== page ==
Although valve sizes in the SOHC, 4-valve-per-cylinder engine remain the same, more displacement means more heat to home in on the narrow bridge of metal between the exhaust valves. So, although essentially an air-cooled engine, that bridge gets pinpoint cooling in the heads from oil circulated through a small cooler on the front of the bike. In addition to fully sequential, closed-loop EFI (with a catalyzer in California), the Vision also has hidden within its engine what-at 50 amps-may be the highest-output crank-speed alternator. “Tip-in” (or throttle abruptness), was avoided with special throttle body linkage as well as careful spark calibration. Finally, the top sixth gear (Victory calls it overdrive) ratio has been increased over the Freedom 100’s for lower cruising rpm, and first gear is lower for better low-speed rideability and acceleration. Power is moved rearward via a clean, low-maintenance belt final drive.
Even with all of these powertrain improvements, Victory is quick to say that its priorities on the Vision were style and comfort. Despite 4 inches of padding in the rider’s seat, it’s just 26.5 inches high, and narrow at the front for easy stops. The tall, long handle- bars are vibration-isolated, and floorboards reach from just ahead of the rider all the way to the front of the engine, so that even the tallest rider can stretch his or her legs all the way out. The shift lever and brake pedal have three-position adjustment fore-and-aft as well as the usual up-and-down with their threaded actuation shafts, and the passenger floorboards can be raised with optional pedestals. Adjustable wind deflectors allow more or less airflow to hit the rider, and 60-plus factory options include both taller and lower windscreens in addition to the electrically adjustable one available in Premium model packages.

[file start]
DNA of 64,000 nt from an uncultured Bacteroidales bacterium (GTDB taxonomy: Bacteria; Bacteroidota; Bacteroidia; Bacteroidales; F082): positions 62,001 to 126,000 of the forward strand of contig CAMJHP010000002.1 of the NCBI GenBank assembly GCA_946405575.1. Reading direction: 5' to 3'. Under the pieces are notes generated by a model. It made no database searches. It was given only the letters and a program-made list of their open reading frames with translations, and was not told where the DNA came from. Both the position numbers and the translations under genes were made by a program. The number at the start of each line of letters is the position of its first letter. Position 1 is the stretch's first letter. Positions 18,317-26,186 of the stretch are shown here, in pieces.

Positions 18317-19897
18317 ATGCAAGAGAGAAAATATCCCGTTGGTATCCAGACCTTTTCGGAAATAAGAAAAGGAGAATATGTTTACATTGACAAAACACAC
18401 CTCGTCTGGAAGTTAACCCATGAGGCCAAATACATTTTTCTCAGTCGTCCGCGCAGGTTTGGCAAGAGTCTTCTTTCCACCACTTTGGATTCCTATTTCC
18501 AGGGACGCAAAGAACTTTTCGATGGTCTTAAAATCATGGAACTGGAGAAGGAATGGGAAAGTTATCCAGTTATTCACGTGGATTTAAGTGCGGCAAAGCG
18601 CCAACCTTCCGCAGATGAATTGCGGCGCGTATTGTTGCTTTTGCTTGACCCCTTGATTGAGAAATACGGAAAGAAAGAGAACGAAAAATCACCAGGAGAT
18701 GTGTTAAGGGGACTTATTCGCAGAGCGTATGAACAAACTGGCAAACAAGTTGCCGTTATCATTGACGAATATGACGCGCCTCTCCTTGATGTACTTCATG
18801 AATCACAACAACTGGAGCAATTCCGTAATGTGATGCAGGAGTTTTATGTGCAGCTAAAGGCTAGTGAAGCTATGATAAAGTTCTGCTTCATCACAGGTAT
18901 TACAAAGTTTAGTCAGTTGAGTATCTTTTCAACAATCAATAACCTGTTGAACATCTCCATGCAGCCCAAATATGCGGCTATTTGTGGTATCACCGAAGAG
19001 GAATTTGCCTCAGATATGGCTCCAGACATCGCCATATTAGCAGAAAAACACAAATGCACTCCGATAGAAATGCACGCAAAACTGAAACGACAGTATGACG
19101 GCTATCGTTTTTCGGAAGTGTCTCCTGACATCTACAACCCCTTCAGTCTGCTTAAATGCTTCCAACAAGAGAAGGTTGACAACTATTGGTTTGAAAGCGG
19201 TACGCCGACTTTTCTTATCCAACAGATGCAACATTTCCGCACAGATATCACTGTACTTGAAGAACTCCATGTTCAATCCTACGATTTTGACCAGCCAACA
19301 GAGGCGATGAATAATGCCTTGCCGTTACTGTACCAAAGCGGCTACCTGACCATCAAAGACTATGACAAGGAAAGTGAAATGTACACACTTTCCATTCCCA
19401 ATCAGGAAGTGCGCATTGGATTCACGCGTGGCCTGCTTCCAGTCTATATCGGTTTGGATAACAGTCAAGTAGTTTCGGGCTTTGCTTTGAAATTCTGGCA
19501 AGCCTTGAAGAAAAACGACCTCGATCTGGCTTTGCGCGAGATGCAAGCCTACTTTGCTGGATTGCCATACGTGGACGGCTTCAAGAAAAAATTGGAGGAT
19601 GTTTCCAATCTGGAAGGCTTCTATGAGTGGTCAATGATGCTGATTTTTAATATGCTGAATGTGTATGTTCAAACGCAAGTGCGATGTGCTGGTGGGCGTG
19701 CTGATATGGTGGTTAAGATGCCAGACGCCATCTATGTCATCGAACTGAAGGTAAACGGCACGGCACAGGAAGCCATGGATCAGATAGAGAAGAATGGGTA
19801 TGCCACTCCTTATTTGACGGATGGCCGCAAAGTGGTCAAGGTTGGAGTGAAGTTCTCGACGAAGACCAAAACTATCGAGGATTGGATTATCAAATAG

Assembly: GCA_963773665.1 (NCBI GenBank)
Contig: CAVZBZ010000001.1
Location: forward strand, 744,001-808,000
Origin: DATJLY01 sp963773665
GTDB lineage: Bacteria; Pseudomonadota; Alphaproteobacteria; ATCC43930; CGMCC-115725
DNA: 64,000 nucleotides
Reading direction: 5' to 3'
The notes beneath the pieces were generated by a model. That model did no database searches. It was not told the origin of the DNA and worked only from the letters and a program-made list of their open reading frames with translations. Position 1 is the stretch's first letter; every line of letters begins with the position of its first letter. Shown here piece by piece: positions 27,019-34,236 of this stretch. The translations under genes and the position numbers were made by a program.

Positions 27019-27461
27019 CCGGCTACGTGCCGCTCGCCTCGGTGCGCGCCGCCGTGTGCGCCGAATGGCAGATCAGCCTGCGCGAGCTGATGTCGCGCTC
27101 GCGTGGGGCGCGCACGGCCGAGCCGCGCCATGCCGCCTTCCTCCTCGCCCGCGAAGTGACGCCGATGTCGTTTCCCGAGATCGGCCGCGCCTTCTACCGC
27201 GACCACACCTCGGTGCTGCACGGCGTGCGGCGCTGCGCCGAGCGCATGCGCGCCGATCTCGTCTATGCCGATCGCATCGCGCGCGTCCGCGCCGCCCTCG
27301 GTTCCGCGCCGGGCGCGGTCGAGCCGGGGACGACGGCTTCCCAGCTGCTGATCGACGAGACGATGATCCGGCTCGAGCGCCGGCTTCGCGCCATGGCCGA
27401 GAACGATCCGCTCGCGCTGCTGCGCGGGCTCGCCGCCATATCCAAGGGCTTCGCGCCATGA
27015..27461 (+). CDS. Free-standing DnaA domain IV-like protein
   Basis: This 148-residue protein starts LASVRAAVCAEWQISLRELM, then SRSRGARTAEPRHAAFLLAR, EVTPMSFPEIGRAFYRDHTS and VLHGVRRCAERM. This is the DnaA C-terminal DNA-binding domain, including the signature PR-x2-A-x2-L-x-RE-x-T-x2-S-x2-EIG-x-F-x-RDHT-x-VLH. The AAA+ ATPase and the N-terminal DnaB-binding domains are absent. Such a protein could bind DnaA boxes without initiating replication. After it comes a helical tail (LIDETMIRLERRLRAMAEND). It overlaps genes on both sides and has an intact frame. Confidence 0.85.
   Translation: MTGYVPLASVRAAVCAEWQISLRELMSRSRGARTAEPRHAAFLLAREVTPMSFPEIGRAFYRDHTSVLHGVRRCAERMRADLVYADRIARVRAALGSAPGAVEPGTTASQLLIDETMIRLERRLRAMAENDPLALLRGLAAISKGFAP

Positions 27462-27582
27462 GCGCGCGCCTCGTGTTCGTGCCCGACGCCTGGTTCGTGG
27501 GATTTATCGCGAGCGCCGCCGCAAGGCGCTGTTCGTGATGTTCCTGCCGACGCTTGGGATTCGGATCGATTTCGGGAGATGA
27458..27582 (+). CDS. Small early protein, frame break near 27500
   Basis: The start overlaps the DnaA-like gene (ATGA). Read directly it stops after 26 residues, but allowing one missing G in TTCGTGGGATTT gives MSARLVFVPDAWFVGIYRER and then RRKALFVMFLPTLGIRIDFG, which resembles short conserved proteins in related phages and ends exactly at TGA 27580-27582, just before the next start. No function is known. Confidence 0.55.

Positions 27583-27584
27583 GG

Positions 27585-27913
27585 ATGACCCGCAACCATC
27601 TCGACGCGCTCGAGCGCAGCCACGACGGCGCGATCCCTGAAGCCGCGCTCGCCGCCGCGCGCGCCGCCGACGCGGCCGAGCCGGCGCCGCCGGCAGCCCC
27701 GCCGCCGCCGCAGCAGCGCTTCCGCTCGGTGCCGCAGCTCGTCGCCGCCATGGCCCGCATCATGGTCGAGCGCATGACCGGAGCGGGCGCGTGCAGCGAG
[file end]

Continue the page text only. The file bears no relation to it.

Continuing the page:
For your audio-visual entertainment the Vision’s standard AM/FM sound system with four speakers is programmed to integrate and control options such as an iPod in the left fairing pocket, CD changer (in the Tour’s trunk), headset intercom and CB radio, all of which will appear on the LCD display when connected. An optional Victory/Garmin GPS with voice can also be set up to chime in with voice directions over all of the other sound devices.
I was able to sample several different Vision Street and Tour models on this ride, with varying levels of equipment from stripped to fully loaded. Among all of the bells and whistles I found none that performed unsatisfactorily, and several that worked very well, including the sound system with iPod integration, electric windscreen and GPS. It was a bit too warm to sample the heated grips and seats, and we didn’t ride at night so testing the halogen and HID lighting will have to wait for the full test as well.
Vision basics are all impressive, the makings of a fine touring machine, from power delivery and sound to handling and braking. Engine power is always at hand without much shifting, and redline is high enough at 5,200 rpm that even when accelerating hard you don’t hit it prematurely between shifts, though power output flattens at just 4,500 rpm. Although the mirrors shake most of the time the bike is comfortably smooth, with a lively pulse feel and sound, and quick passes are cake with a twist of the throttle, maybe a downshift into fourth or fifth since the bike is turning just 2,650 rpm at 70 mph in top gear. I wouldn’t mind less airbox noise in the cockpit-the better to hear the sound system-and the engine does put out quite a bit of heat that bakes your legs when underway. Big engine = big power = heat, that’s all there is to it, though it’s less noticeable stopped at idle as your legs are well away from it. As with any fully faired motorcycle various mechanical sounds are reflected back to the rider, but two of these early production Vision models that I rode had more than their share, producing an oscillating whine on decel that one engineer pegged as a misaligned belt drive. It sounded more like gear whine to me, but in either case shouldn’t be present in models delivered to dealers in fall 2007.